STATUS: Getting the blog done early so I can concentrate on a ton of reading today.
What’s playing on the iPod right now? NINE IN THE AFTERNOON by Panic! At The Disco
I’ve only been in publishing for close to going on 10 years. In light of some agents who have done this job since the early 70s, I’m a baby indeed.
But I have heard that back in the day, Publishers utilized a term of license rather than a term of copyright with an Out Of Print clause.
In fact, all foreign contracts use a term of license (5 years is common), with the exception of UK and ANZ (which stands for Australia/New Zealand) which often use an OOP instead.
What is a term of license? Simply put, a term of license is a clause in the publishing contract that states that the contract will expire 5 or 7 years from the date of the agreement and all rights revert back to the author.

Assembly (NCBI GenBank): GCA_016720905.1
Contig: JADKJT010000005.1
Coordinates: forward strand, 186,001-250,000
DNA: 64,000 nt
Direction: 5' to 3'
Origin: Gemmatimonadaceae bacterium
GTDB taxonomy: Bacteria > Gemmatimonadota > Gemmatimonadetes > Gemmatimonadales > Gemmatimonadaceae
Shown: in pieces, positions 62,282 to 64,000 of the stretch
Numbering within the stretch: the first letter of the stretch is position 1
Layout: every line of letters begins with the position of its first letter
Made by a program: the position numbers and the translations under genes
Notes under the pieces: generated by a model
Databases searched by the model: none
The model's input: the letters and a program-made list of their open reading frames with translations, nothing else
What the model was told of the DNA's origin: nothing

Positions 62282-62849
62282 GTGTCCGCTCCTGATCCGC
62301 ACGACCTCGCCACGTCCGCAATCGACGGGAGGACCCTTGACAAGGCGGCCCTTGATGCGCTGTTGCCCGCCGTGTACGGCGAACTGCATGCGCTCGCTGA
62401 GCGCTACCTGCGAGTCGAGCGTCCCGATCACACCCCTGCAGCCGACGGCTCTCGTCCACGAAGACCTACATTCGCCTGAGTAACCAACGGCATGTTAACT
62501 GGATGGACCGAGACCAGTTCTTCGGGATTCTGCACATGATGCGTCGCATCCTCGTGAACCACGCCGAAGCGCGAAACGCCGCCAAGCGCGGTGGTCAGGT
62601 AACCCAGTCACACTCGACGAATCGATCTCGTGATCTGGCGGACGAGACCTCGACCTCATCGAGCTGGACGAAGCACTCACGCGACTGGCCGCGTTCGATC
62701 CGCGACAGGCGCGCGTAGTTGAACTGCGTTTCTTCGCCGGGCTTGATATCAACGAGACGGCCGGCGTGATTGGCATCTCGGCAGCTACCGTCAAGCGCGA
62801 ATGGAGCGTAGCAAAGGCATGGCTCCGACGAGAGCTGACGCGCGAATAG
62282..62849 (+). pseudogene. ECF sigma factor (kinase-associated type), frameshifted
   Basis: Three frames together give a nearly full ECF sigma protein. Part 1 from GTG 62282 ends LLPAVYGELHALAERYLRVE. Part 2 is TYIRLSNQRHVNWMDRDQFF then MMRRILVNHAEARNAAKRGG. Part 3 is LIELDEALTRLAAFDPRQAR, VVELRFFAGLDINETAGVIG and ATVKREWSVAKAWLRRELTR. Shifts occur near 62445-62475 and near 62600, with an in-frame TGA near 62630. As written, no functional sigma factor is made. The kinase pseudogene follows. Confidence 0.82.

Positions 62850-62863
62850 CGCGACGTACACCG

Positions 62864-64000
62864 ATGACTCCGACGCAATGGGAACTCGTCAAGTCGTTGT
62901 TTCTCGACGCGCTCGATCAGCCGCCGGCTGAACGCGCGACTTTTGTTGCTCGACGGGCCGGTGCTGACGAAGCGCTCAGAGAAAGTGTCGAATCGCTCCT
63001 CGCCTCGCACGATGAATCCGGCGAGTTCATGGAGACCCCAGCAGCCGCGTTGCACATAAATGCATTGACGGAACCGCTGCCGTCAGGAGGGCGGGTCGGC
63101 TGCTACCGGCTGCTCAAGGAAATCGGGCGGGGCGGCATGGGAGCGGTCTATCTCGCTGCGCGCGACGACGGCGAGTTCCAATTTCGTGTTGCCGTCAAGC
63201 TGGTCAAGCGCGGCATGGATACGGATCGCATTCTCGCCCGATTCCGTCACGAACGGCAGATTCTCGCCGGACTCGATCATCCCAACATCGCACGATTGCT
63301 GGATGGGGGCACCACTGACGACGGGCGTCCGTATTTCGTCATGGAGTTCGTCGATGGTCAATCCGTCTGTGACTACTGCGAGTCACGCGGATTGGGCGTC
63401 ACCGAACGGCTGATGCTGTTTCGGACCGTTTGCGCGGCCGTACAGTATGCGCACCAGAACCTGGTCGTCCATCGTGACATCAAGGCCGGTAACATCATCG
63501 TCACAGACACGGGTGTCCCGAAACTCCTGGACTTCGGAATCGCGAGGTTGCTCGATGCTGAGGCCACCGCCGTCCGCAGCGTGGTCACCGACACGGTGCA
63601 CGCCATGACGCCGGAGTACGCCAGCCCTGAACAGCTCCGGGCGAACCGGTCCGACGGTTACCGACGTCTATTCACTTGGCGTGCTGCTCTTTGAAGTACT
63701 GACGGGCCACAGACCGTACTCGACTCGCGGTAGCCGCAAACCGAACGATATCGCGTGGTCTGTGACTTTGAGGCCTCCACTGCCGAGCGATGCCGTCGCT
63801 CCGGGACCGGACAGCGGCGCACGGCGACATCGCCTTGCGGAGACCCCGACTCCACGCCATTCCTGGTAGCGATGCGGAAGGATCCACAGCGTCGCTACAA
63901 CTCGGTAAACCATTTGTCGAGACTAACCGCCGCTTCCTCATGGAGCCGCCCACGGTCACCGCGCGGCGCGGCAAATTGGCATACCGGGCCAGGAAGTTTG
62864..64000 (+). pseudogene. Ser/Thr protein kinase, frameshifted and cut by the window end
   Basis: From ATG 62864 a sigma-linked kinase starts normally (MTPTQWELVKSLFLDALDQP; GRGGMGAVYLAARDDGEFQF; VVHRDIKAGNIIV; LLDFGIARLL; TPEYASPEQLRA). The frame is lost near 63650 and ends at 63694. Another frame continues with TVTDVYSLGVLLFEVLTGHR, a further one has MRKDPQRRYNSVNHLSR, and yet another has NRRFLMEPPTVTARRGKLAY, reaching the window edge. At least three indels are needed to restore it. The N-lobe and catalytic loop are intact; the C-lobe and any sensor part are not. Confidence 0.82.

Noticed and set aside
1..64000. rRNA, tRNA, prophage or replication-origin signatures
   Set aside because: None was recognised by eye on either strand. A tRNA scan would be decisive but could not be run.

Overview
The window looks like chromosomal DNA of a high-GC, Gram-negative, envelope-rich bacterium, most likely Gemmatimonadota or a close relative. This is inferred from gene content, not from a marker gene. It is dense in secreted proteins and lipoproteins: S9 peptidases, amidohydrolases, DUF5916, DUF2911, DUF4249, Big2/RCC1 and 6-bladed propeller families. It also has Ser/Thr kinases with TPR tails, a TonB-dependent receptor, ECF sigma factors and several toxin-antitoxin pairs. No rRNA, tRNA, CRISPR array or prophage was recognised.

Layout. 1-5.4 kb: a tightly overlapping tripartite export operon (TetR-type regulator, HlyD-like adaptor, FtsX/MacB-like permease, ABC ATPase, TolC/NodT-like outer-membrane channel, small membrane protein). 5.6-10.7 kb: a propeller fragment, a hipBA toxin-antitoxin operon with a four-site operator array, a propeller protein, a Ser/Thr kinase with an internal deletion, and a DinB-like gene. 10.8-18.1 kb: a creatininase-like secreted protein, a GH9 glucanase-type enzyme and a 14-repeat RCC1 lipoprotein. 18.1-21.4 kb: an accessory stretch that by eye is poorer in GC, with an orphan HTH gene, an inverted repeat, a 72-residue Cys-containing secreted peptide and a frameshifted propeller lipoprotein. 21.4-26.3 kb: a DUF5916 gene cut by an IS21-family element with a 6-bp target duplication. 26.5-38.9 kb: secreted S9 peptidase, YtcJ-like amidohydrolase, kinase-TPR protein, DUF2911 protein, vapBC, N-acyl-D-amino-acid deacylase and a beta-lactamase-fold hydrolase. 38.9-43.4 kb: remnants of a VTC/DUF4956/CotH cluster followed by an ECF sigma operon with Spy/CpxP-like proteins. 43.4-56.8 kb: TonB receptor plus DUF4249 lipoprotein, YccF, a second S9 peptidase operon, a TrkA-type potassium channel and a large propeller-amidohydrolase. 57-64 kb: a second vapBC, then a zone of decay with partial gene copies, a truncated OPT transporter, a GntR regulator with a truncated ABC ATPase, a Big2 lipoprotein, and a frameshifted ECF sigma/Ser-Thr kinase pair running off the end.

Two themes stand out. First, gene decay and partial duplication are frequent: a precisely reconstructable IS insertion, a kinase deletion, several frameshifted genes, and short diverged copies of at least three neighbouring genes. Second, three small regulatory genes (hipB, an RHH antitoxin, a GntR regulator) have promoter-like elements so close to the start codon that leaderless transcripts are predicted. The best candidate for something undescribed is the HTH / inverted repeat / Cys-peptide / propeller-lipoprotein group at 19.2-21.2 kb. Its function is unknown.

In other words, no matter how well the book is doing, all rights revert on that date unless the publisher and author would like to renegotiate the terms and create a new contract with a new term of license.
In this rapidly changing digital age, a return to a term of license might be an attractive alternative. Whatever terms that are negotiated today will have to come up for renegotiating upon term expiration.
--There is a set reversion date no matter what.
--If the book does well, there is the possibility of renegotiation for better terms for the next agreement.
--Most books, in general, go out of print in about 2 or 3 years via the OOP clause and rights revert. With a term of license, the out of print work could be tied up for 2 to 5 years longer than if there had been a sales threshold that triggered the reversion earlier.
--The next negotiation might be for lesser rates than what you locked in with your initial or previous contract.
Food for thought. Also, I don’t see publishers jumping on the “return to term of license” train anytime soon.